Chip: So, when you envision a Moments of Resilience exhibit in the future, what does that look like?

Melanie: That’s a good question. We never really imagined it as a physical exhibit. So, if you were going to say, OK, someone’s going to fund it tomorrow, would you need an idea? I would say, I would envision it as actually projections on the outside of our building. So, I would take these images, do projections, and then do some, somehow, if we record the people telling the story, but somehow do some type of recording connected to it. But I would want to make sure whatever we do with it, it’s placed out into the community and not necessarily only within the walls of our building. How could we project them out to the world?

Chip: Oh, I love that. I can almost picture it, you know, and I think, I mean, it goes to the heart, too, of what a community museum is and can do. As I see it, you know, so many museums, you have these, kind of, Greek temples, you know, and all of the treasures are hidden within it, you know, and you have to get through those walls to see what’s in it. But, you know, a community museum is working in the other direction, taking what the museum has and putting it in the community. And so, I love the idea of projecting on the walls itself. I mean, that just lives the community principle, it seems to me.

Melanie: Right. And I think it’s so interesting you ask that because I was having conversations with some colleagues, and we were saying, when will people be ready for an exhibit about 2020, you know?

Chip: Yeah.

Melanie: It’s one of those years. But it’s interesting because I think Moments of Resilience is a little different because we’re talking about being resilient and the uplift. So that doesn’t mean we don’t have programs related to all of the racial equity issues that have come out of 2020. But this is more of a kind of a joyful memory of 2020. And so, will they be more ready for this type of exhibit before something that dives into the deeper issues that have been uncovered?

Chip: No, I can totally see that because this has been a hard, hard year for so many people, and it’s so easy to dwell on the hard parts. And it seems to me that’s precisely what this project does, is it counters that with stories of survival. And so, maybe we could end on a story of survival?

Melanie: Yes!

Chip: You and your team recorded Gloria’s story, which seems to me such a promising note to end on.

Melanie: Right! No, this is a wonderful story. And the person who sent it in, her daughter-in-law, titled it “The Resurrection of Gloria.”

[story] So, my mother-in-law, Gloria, lives in a nursing home. A few weeks ago, Gloria caught COVID-19 inside the nursing home. At first, they just isolated her for social distancing. That was the start of the emotional roller coaster ride for friends and family. Every other day, we got good news and then we would get bad news. Because all nursing homes were closed to visitors, we were kept in the dark for the most part. The quarantine isolation was going fine, but then she kept getting weaker and refusing to eat. So, they put an IV in her arm for nourishment. But since she had dementia, she ripped out the IV line. Then they sent her to the hospital, and her condition worsened. We prayed and prayed. We made funeral arrangements. We had many sleepless nights. At one point, the hospital was kind enough to let us do a video call with Gloria online. Because we thought this would be the last time seeing her alive, we put all our energy into that one video phone call. We kept talking and talking so she could hear our voices and, possibly, that would make a difference in her recovery. And then we waited, and we didn’t hear anything for a few days. Then out of the blue, the doctor gave us an update. Gloria had “turned the corner” and was making a full recovery from COVID-19 and being put on oxygen in the ICU. We were so drained from mourning that we had barely enough energy left to celebrate. Today she will ship back to her nursing home, a COVID-19 survivor.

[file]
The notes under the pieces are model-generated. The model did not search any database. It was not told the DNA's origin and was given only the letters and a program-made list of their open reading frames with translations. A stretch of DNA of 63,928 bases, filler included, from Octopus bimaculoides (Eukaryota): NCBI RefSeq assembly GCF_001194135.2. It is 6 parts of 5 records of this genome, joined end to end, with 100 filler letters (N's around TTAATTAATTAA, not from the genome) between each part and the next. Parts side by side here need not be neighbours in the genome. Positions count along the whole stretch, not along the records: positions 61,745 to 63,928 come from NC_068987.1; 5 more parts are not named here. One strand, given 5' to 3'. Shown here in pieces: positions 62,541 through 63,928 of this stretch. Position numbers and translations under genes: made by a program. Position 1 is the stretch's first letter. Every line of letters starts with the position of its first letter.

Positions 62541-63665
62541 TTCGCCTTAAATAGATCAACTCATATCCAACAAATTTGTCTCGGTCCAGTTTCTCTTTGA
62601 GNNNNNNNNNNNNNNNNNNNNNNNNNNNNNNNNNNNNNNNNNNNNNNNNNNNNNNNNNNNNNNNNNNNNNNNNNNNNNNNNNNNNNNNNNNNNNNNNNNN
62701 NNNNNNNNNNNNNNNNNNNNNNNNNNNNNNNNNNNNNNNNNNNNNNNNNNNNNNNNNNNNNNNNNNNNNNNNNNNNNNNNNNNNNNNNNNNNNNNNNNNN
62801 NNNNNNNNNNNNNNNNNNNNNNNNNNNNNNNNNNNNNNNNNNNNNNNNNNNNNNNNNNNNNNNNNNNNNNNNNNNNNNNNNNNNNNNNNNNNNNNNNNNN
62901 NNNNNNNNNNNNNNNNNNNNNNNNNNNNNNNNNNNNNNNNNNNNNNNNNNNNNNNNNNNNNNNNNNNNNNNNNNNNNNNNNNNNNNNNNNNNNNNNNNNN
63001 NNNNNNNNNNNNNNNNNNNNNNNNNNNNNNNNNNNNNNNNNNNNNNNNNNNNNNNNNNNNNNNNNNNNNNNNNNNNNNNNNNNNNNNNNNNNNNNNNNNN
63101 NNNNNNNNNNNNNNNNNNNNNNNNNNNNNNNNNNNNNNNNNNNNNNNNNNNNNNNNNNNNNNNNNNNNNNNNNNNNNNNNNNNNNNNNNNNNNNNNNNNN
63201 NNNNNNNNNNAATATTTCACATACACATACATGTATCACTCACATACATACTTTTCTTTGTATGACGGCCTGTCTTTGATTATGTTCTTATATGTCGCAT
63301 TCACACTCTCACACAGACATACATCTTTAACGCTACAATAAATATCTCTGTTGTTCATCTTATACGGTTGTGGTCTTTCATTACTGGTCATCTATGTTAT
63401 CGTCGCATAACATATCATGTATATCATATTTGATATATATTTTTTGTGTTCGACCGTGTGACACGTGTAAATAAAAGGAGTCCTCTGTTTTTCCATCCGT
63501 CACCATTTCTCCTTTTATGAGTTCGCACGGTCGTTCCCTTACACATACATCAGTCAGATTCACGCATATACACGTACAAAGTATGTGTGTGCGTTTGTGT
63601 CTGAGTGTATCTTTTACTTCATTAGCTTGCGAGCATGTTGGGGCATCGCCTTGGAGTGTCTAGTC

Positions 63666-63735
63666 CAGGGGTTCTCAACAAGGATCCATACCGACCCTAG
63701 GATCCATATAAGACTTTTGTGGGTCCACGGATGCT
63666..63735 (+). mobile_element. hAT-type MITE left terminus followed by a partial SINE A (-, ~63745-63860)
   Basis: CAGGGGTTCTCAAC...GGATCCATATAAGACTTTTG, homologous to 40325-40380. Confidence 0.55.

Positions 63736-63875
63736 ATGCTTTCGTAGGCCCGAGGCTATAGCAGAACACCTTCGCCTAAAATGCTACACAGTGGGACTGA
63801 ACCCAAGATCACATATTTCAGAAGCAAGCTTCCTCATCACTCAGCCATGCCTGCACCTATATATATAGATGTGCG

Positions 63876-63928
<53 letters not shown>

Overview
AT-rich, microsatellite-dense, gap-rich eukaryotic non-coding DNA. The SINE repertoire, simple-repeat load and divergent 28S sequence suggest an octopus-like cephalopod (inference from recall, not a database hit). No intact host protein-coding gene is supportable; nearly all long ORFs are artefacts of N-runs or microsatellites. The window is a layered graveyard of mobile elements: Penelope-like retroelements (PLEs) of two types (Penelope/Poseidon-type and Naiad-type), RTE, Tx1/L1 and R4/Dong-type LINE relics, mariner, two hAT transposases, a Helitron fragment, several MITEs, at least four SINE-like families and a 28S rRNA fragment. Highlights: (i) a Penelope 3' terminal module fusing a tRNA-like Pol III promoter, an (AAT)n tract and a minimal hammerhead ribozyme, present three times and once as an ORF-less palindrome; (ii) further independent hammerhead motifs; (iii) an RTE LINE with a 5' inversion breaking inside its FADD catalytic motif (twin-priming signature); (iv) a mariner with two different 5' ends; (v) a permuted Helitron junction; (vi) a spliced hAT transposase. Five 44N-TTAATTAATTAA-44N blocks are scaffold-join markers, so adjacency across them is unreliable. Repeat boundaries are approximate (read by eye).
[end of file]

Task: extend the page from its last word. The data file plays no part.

Melanie: So, I agree. I think that is a wonderful story. And it talks about the perseverance and the fact that her daughter-in-law wanted to make sure that story was kept and recorded somewhere and that Gloria’s life mattered. So, we are so thankful for the people who sent in their stories and trust us with them every day.

Chip: Amazing. For our listeners who might want to read more stories from Moments of Resilience, where can they go?

Melanie: So, they can go to the Anacostia Community Museum’s website, which is Anacostia.si.edu.

Chip: Melanie, thank you so much for your time and for your really inspirational work.

Melanie: Great. Well, thank you. I appreciate it. And stay safe.

[music]

Chip: This episode of SAPIENS was produced by Paul Karolyi; mixed, audio edited, and sound designed by Jason Paton, and hosted by me, Chip Colwell. SAPIENS is produced by House of Pod, with contributions from Executive Producer Cat Jaffee.

SAPIENS is an editorially independent magazine funded by the Wenner-Gren Foundation and published in partnership with the University of Chicago Press. Thanks to Danilyn Rutherford, Maugha Kenny, and all the staff at the Wenner-Gren Foundation and SAPIENS.org.

SAPIENS is part of the American Anthropological Association Podcast Library.

Until next time, be well, fellow sapiens.